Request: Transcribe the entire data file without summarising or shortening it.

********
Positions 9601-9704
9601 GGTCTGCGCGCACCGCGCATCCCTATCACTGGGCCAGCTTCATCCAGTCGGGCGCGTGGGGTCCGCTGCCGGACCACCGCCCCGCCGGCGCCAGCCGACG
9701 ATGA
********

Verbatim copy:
Positions 9601-9704
9601 GGTCTGCGCGCACCGCGCATCCCTATCACTGGGCCAGCTTCATCCAGTCGGGCGCGTGGGGTCCGCTGCCGGACCACCGCCCCGCCGGCGCCAGCCGACG
9701 ATGA